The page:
Through the first five weeks of the season, the Mariners’ middle infielders—Brendan Ryan, Dustin Ackley and Robert Andino—are collectively batting .198 with seven extra-base hits and 14 RBI. And if it wasn’t for Ackley’s recent awakening after losing playing time to Andino, that average would probably be closer to .170. On the other side of the infield, though, the combination of Ryan and Andino is unbearable.

    While I believe that Franklin would benefit from at least a half season at Triple-A Tacoma, his across-the-board improvements—more consistent approach; actually driving the ball from his natural right side—warrants consideration for a call-up in the near future. Even if he’s over-matched against major-league pitching, Franklin’s bound to be more productive than the team’s current dreadful duo.

J.R. Graham, RHP, Atlanta Braves

13 of 24

    2013 Stats: 28.2 IP, 3.45 ERA, 1.33 WHIP, 25/8 K/BB (6 GS)

    40-man Roster: No 

    After an excellent full-season debut across two levels in 2012, Graham, 23, boosted his stock with an impressive showing in major-league camp this spring out of the Braves’ bullpen. With a loaded starting rotation that already features one rookie (Julio Teheran), the organization’s decision to audition Graham as a reliever foreshadowed his use in such a role later this season.

    Boasting a ridiculously heavy fastball that reaches 96-97 mph in shorter stints, the right-hander has the potential to be an immediate asset as a big-league reliever. And with the recent struggles at the back end of the team’s bullpen, his promotion could be sooner than expected.

Brian Flynn, LHP, Miami Marlins

14 of 24

    2013 Stats: 35 IP, 2.31 ERA, .228 BAA, 34/7 K/BB (6 GS)

    40-man Roster: No

    Acquired by the Marlins shortly before the trade deadline last season in the deal that sent Omar Infante and Anibal Sanchez to Detroit, Flynn has always showcased good stuff with average command of a four-pitch mix, but the 6’7” left-hander has never thrived as he seemingly should.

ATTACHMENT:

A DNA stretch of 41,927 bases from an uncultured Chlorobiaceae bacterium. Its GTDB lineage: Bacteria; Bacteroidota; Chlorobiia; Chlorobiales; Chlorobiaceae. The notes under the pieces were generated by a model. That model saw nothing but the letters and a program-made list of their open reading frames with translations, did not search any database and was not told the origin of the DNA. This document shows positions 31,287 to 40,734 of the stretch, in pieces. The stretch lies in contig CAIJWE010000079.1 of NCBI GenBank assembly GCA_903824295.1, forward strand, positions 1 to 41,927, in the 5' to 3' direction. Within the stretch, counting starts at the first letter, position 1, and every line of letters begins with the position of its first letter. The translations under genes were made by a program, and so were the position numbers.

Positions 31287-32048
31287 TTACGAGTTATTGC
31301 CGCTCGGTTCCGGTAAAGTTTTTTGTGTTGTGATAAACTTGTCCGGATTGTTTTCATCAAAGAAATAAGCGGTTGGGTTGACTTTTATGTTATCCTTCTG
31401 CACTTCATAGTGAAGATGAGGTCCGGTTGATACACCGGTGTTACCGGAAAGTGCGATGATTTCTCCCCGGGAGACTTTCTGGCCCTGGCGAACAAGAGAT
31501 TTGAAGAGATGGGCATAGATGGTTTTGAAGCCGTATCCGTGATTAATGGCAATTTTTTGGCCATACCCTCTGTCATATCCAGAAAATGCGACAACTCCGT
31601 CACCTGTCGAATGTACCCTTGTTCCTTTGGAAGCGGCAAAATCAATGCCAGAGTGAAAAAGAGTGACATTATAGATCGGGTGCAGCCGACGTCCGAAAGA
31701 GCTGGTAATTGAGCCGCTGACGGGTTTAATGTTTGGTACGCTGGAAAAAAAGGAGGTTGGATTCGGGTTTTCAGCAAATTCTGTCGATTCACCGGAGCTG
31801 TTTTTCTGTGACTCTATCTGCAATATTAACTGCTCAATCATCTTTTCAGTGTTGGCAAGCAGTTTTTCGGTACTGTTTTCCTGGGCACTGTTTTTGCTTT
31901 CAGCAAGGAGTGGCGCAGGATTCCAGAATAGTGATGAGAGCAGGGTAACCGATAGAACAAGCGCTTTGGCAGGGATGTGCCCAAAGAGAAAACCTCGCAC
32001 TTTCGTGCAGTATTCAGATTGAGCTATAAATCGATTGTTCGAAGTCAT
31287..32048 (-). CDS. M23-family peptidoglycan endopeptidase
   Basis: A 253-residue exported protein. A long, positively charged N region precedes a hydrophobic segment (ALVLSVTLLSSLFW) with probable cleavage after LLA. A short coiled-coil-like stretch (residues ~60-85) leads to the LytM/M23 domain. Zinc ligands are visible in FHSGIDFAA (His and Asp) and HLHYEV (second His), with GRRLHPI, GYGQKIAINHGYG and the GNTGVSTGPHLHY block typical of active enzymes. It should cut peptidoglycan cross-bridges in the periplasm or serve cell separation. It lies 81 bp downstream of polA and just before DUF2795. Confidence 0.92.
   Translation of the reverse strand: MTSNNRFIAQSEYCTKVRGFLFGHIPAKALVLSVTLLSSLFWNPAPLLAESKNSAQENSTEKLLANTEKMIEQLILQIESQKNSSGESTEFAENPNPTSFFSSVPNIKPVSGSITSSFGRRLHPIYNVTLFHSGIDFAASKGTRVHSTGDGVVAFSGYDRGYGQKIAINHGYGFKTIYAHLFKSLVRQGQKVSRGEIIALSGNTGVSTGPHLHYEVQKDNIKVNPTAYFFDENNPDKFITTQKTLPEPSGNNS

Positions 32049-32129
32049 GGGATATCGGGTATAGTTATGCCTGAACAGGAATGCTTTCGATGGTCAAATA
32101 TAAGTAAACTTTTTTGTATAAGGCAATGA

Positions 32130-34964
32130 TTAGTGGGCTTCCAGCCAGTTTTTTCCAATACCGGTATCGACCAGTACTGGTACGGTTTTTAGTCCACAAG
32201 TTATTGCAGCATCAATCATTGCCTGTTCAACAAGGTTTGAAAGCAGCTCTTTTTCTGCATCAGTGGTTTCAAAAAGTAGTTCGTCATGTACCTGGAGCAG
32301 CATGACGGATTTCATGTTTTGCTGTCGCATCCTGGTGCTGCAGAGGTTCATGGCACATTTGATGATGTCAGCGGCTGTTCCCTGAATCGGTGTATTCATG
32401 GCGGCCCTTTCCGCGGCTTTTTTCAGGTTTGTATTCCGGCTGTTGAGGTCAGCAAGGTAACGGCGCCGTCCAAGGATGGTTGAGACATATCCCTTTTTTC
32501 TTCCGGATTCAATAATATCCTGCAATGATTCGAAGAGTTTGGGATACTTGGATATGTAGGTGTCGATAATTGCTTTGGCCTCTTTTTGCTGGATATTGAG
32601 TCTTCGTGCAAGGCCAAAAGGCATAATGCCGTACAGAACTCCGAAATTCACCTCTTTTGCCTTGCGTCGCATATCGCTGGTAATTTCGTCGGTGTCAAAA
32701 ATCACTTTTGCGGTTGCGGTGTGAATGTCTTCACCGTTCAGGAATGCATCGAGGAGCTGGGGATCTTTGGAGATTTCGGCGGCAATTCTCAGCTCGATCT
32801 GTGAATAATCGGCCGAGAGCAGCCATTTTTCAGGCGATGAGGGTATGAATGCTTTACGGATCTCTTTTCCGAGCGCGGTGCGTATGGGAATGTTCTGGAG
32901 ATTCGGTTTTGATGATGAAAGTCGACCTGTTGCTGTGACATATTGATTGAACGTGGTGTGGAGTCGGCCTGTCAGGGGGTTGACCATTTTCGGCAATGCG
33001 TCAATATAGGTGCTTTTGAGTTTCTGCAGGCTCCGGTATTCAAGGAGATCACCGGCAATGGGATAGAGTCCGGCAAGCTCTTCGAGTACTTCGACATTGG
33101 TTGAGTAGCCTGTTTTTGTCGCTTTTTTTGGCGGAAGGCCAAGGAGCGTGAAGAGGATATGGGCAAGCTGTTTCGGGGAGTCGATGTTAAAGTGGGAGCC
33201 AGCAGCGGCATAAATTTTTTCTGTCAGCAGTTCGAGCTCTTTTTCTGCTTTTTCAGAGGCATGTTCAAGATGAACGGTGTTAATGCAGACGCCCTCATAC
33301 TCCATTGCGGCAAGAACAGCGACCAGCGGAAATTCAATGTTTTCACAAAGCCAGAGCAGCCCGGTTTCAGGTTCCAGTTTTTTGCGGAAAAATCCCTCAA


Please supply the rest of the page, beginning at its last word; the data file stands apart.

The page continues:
However, Flynn appears to be putting it all together this year, as he was already handed a promotion to Triple-A after a red-hot start for Double-A Jacksonville. The Marlins have been aggressive with the 23-year-old’s development since acquiring him last July. And given Wade LeBlanc’s dismal start to the season in the big-league rotation, it only makes sense that they’ll challenge him with a call-up sometime soon.

Zack Wheeler, RHP, New York Mets

15 of 24

    2013 Stats: 36 IP, 4.00 ERA, .246 BAA, 40/17 K/BB (7 GS)

    40-man Roster: Yes 

    Wheeler got off to an unexpected shaky start for Triple-A Las Vegas this season as he dealt with a bothersome blister situation and struggled to adjust to the hitter-friendly Pacific Coast League environments. But after dominating in his last two outings, the 22-year-old appears to have righted the ship. 

    Widely regarded as one of the top pitching prospects in the game, there’s no question that Wheeler has the stuff and makeup to pitch in the major leagues right now. And with his recent turnaround it’s reached the point where each subsequent start at Triple-A may be his last.

Adam Morgan, LHP, Philadelphia Phillies

16 of 24

    2013 Stats: 34.2 IP, 3.89 ERA, .233 BAA, 26/11 K/BB (6 GS)

    40-man Roster: No

    Before the Phillies announced that they would recall Tyler Cloyd from Triple-A Lehigh Valley to start Wednesday’s game, it was reported that they were also considering promoting left-hander Adam Morgan.

    Thanks to three above-average-to-plus offerings and impressive pitchability, Morgan, 23, has moved quickly through the Phillies’ system after opening the 2012 season in High-A. Although he’s off to a solid start at Triple-A, the organization’s decision to promote Cloyd makes sense as he’s already on the 40-man roster. However, Morgan’s time is coming—soon.